Raleigh, N.C. – The North Carolina State Senate today unanimously approved the “Excellent Public Schools Act of 2021.” The bill covers in-classroom instruction, reading camps, other reading interventions, data collection, and brings together the higher education and pre-K communities to help ensure consistency and quality in literacy instruction.
Senate Leader Phil Berger (R-Rockingham) introduced the bill along with Senate Education Committee Chairs Sens. Deanna Ballard (R-Watauga) and Michael Lee (R-New Hanover). The bill builds on the 2019 legislation to implement evidence-based policies to enhance and facilitate a successful reading curriculum for North Carolina students.
Studies and data show that reading comprehension by third grade has major impacts on a child’s future academic career and post-education prospects. Based on that data, the North Carolina General Assembly in 2013 launched the Read to Achieve initiative, which emphasizes the importance of early childhood literacy.
In 2019, when legislators first introduced the “Excellent Public Schools Act” they worked with legislators and staff to analyze the literacy data to identify successes and areas for improvement. As part of that work, legislators and staff engaged a wide array of education experts, stakeholders, and organizations, and analyzed best practices in local North Carolina districts as well as other states. The “Excellent Public Schools Act of 2021” builds upon those conversations and makes a commitment to using the Science of Reading to meet the needs of students.
Sen. Berger said, “Early literacy is a major determining factor of a child’s future success, so we have to get this right. After extensive learning loss for hundreds of thousands of children during the last year of school closures, it is critical we put our politics aside so we can finally enact improvements to early childhood literacy. I’m pleased to see the Senate come together to support our students.”
Sen. Ballard said, “We can’t improve literacy on our own. We need all of our educational partners, including the Department of Public Instruction and our higher education institutions to come together to help our students thrive. Those efforts are already underway and have helped inform this legislation. I look forward to continuing these vital partnerships to provide our educators with the best preparation programs possible.”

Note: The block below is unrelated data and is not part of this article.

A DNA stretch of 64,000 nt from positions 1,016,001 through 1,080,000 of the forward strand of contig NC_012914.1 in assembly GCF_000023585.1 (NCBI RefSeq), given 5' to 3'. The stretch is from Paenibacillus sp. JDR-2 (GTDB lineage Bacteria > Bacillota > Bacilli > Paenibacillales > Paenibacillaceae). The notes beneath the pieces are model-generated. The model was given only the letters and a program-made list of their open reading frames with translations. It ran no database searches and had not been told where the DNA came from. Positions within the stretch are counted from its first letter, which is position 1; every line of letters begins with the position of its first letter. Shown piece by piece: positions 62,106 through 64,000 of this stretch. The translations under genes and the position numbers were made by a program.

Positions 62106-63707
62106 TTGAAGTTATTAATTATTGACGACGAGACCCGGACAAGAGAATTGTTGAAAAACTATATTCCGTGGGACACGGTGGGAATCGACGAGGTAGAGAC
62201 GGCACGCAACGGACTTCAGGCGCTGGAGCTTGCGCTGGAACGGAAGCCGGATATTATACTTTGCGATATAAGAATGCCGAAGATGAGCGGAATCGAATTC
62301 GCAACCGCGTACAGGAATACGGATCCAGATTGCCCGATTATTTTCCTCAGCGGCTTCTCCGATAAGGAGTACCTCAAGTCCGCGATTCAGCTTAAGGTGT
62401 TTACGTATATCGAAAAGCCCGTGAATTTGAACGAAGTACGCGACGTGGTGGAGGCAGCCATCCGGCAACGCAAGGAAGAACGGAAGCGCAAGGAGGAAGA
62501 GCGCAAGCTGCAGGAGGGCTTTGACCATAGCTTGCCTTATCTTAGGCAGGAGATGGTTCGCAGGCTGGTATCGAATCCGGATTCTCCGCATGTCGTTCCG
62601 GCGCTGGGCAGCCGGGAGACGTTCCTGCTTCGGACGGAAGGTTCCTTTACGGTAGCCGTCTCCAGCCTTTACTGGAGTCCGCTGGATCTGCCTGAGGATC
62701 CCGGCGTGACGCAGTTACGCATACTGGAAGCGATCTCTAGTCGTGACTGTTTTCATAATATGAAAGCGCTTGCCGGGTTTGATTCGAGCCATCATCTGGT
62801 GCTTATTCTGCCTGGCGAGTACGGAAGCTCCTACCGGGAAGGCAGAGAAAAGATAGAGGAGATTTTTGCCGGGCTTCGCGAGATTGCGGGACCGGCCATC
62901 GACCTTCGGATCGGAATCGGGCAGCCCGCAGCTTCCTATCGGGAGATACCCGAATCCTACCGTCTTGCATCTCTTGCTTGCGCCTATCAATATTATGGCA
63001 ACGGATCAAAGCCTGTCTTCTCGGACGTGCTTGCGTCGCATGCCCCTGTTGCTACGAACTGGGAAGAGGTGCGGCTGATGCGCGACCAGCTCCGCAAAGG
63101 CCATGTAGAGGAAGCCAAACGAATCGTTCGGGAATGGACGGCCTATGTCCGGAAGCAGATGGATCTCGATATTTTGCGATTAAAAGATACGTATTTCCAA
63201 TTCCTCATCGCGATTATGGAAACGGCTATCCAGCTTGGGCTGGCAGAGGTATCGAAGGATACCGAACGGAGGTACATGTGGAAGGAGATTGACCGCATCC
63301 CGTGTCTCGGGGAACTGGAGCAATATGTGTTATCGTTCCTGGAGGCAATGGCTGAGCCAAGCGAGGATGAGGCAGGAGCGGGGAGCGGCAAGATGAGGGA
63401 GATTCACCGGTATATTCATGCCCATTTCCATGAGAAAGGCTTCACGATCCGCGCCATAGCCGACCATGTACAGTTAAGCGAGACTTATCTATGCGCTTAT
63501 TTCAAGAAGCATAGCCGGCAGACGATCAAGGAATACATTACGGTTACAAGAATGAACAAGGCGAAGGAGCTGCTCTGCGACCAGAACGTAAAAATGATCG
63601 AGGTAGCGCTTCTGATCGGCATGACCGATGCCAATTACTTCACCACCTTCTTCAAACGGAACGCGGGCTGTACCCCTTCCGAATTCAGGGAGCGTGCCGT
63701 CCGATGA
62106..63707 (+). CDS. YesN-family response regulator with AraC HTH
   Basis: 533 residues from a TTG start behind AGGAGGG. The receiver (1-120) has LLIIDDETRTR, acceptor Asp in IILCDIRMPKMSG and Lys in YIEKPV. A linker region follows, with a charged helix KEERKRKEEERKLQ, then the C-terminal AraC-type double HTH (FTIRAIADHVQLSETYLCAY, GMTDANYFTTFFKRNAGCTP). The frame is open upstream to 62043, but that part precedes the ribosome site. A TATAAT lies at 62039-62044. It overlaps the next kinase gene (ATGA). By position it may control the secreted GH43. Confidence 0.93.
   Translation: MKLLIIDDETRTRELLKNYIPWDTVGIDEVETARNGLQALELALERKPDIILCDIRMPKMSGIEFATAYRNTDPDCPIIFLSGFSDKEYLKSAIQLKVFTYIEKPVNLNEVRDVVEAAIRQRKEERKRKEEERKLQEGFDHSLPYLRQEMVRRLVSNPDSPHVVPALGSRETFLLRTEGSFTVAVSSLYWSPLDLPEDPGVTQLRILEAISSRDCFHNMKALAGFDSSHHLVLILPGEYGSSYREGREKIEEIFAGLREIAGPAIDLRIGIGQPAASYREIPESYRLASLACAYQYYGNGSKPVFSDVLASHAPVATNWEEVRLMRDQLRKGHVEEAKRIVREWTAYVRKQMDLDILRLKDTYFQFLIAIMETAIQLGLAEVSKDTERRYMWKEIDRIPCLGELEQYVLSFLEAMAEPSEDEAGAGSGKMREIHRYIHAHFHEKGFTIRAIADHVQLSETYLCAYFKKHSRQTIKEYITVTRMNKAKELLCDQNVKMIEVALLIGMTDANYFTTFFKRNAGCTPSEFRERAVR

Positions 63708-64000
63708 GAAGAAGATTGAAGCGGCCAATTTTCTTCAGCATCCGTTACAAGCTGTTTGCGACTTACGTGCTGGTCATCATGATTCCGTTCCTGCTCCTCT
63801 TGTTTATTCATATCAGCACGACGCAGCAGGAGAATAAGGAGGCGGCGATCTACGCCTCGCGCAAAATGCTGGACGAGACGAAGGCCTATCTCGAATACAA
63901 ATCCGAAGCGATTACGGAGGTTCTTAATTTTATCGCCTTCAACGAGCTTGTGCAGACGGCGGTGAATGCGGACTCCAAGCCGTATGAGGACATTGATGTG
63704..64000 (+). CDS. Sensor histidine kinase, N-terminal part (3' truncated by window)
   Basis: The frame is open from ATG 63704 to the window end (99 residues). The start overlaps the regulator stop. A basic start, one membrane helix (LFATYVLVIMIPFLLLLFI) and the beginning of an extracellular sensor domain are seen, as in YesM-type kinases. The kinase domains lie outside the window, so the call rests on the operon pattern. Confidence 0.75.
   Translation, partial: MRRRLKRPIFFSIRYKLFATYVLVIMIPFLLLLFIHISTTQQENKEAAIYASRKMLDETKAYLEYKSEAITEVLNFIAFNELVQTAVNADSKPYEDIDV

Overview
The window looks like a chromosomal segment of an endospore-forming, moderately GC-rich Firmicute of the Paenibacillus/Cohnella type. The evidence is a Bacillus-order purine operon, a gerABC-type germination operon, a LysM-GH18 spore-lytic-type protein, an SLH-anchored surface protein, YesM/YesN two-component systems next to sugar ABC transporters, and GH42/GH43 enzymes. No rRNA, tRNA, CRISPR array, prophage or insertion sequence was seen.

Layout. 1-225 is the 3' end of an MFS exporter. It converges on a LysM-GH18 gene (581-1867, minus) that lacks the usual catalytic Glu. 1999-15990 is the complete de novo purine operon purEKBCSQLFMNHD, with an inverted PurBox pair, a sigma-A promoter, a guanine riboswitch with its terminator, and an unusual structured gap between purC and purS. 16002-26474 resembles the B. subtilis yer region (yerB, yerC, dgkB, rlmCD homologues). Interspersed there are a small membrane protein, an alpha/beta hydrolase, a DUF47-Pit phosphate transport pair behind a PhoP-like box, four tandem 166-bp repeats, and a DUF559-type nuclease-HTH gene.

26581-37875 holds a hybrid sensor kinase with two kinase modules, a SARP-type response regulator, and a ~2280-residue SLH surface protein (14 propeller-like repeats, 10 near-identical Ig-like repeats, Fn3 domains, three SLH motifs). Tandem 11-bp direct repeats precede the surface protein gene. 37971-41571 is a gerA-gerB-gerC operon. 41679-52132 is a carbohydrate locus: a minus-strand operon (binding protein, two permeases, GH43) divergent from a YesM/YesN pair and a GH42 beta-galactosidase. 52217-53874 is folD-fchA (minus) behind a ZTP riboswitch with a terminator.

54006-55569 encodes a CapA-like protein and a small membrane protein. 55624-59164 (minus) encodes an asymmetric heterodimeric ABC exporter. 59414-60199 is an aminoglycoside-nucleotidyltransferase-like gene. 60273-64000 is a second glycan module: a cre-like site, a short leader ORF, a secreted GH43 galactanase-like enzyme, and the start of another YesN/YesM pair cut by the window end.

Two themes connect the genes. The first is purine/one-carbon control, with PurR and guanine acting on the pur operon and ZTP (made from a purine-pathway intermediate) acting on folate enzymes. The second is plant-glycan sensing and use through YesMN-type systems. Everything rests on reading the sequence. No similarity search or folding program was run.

Sen. Lee said, “These are necessary programs and interventions to make sure students can succeed outside of the classroom. This bill is a renewed commitment to our youngest students, so we can put them on a pathway to future success. Teachers and parents play an equally important role in a child’s literacy education and individual reading plans will provide families the resources to help their child flourish.”
The Excellent Public Schools Act of 2021 addresses in-classroom instruction, reading camps, other reading interventions, data collections, and pre-K instruction.
The bill directs teachers to create individual reading plans for students who need additional assistance in literacy. Teachers will use the data produced from assessments to tailor specific plans of action catered to each student’s particular needs. This is not a one-time plan, but a continuous process that evolves from kindergarten through third grade.
In 2016, Mississippi successfully enacted individual reading plans. Since 2016, the percentage of Mississippi students scoring level three or above on state tests has increased by more than 12 points, with a nearly 10% increase in students scoring four or above. Level three indicates a passing score, and level four indicates proficiency. Individual reading plans are likely not the only cause for student improvement in Mississippi, but the case study offers a valuable data point that supports the policy’s inclusion in the “Excellent Public Schools Act.”